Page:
My argument is that if we ask ourselves the simple logical question, “Who profits from this crime?” the conclusion is that Al-Sisi did not have any interest in creating such a situation, while on the other side, the Turkey-backed Muslim Brotherhood stands to gain a lot from it. This is because Giulio Regeni’s murder creates an embarrassing situation for the Western countries which back the Al-Sisi regime; it sheds light on police brutality in Egypt; and it creates friction between Italy and Egypt, two countries in a close relationship that might cooperate in Libya against the Tripoli government backed by Turkey and the Muslim Brotherhood.
Why would the regime of Al-Sisi kill an Italian student? Italy is one of the greatest allies of the regime. Italian firms have strong relations and interests in the country. Just think about how ENI discovered the greatest gas field in Egypt, Al-Sisi came to Rome as the first step of his European tour, and even when Giulio was still missing, the same day his body was found, an Italian delegation led by the Italian Minister of Economic Development was in Cairo to show that business was continuing as usual.
I do not contest nor defend the brutality of General Al-Sisi against the opposition, nor do I say that repression does not exist in Egypt. But we should realize that the dead of Giulio goes against the interests of Al-Sisi and his regime.
The Guardian points out that “the death of 474 Egyptians in 2015 alone have been recorded, but Regeni’s case stands out amid the catalogue of horrors… because his murder is the first time such an act has happened to a foreign academic researcher working in Cairo… Giulio, as with the others foreign citizens, could have expected to be harassed or even deported for his work, but he would have been considered physically protected by his passport.”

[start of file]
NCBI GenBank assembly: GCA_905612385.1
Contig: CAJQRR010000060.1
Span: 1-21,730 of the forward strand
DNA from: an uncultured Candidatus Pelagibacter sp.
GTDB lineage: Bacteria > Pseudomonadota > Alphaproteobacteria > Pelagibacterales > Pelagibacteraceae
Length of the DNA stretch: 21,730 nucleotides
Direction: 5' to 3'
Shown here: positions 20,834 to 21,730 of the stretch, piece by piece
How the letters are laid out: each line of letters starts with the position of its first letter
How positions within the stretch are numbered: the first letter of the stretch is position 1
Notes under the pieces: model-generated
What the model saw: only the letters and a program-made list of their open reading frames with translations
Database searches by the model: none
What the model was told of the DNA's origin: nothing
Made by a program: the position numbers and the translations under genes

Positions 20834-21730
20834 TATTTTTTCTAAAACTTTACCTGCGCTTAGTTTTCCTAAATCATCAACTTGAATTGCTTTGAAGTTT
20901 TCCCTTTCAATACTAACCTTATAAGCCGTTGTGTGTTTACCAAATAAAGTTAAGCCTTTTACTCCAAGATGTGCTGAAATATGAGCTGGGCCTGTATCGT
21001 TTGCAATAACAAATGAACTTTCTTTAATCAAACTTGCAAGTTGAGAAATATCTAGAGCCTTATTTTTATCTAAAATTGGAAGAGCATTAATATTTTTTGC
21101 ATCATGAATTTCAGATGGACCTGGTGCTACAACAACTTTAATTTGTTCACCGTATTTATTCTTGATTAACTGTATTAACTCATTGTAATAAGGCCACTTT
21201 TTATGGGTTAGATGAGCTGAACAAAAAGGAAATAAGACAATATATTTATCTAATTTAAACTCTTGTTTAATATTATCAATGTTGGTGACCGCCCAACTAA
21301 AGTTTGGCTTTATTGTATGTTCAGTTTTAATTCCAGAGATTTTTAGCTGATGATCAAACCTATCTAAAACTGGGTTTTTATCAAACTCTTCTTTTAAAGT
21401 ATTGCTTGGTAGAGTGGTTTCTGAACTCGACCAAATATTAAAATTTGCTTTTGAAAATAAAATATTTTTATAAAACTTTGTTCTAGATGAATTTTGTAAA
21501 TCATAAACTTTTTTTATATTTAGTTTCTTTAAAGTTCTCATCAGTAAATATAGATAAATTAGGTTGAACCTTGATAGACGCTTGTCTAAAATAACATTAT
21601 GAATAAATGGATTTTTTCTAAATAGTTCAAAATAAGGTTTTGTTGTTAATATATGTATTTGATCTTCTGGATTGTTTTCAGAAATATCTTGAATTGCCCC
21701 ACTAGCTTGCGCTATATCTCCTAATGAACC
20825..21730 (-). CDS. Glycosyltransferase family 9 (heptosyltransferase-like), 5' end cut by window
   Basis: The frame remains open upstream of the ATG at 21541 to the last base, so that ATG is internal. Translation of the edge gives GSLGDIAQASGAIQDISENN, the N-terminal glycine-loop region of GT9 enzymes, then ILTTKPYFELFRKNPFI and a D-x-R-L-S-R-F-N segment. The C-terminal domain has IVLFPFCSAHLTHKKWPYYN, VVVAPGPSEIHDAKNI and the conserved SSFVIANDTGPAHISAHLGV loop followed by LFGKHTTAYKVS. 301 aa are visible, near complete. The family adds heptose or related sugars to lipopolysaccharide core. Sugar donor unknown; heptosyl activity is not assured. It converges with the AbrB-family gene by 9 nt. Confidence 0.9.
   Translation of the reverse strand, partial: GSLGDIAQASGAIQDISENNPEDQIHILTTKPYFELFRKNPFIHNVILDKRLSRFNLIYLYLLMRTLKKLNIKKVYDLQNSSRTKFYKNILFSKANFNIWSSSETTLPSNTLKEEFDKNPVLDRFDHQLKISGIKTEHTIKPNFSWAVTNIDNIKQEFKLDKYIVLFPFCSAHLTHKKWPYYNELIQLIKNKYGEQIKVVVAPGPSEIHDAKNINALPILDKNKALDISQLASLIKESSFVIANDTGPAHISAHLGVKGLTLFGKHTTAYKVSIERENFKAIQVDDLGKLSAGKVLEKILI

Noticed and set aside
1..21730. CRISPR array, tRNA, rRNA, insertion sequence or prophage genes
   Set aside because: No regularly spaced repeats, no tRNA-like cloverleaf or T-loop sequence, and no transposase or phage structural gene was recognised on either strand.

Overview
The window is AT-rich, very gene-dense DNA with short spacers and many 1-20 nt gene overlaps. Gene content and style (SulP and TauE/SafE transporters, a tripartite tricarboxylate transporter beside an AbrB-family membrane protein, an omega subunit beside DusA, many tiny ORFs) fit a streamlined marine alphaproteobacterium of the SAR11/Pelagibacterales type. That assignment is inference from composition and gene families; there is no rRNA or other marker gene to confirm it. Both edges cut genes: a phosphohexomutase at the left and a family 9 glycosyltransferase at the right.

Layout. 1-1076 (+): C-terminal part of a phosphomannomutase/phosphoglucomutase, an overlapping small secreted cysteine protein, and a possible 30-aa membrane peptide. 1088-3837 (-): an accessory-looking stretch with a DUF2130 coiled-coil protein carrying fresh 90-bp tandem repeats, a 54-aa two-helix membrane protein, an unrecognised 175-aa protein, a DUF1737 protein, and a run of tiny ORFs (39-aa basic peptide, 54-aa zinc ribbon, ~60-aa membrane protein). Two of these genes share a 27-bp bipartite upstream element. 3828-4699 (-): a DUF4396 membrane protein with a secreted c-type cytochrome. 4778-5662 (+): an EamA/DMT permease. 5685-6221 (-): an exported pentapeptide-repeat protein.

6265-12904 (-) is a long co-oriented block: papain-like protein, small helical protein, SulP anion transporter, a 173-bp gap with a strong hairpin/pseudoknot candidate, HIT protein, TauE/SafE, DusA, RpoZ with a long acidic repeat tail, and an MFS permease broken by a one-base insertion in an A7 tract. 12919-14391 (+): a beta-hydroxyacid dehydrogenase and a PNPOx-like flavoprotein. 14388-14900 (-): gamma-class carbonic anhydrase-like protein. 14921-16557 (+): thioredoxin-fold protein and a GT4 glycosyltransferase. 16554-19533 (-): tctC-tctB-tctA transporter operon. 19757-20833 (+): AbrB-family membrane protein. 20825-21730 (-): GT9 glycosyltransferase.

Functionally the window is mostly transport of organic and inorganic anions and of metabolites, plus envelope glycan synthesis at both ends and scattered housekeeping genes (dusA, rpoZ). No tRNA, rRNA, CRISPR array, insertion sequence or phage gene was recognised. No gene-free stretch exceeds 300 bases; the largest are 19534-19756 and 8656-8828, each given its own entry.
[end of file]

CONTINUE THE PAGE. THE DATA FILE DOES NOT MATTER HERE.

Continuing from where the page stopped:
Gilbert Achcar, Giulio’s academic supervisor at London’s School of Oriental and African Studies wrote: “I personally know several other students in various universities who have worked or are presently working on PhD theses on the topic of the Egyptian labor movement. That is to say that there was absolutely nothing extraordinary in Giulo Regeni’s research.”
So Giulio’s research was nothing special; he was a foreign student among many others, and for those foreign students judged “persona non grata” there was the possibility of being expatriated. Why suddenly the decision to start increasing the state of repression by torturing and murdering a young student, one who comes from a strong ally nation as Italy, a country that has always showed great support for Al-Sisi’s regime? Even an easier question: Why did the killers not destroy the evidence and at least try to make the body disappear? Why did they prefer the authorities to find the body? After all, as former CIA agent Robert Baer said: “If you want a serious interrogation, you send a prisoner to Jordan. If you want them to be tortured, you send them to Syria. If you want someone to disappear – never to see them again – you send them to Egypt.”
All these elements lead us to the conclusion that the death of Giulio Regeni has been a tactical act committed by the Muslim Brotherhood, which is supported by Turkey. The murder was aimed at creating frictions between Italy and Egypt at the moment in which these two ally countries are preparing for coordinated actions in Libya.
This article was published by Geopolitical Monitor.com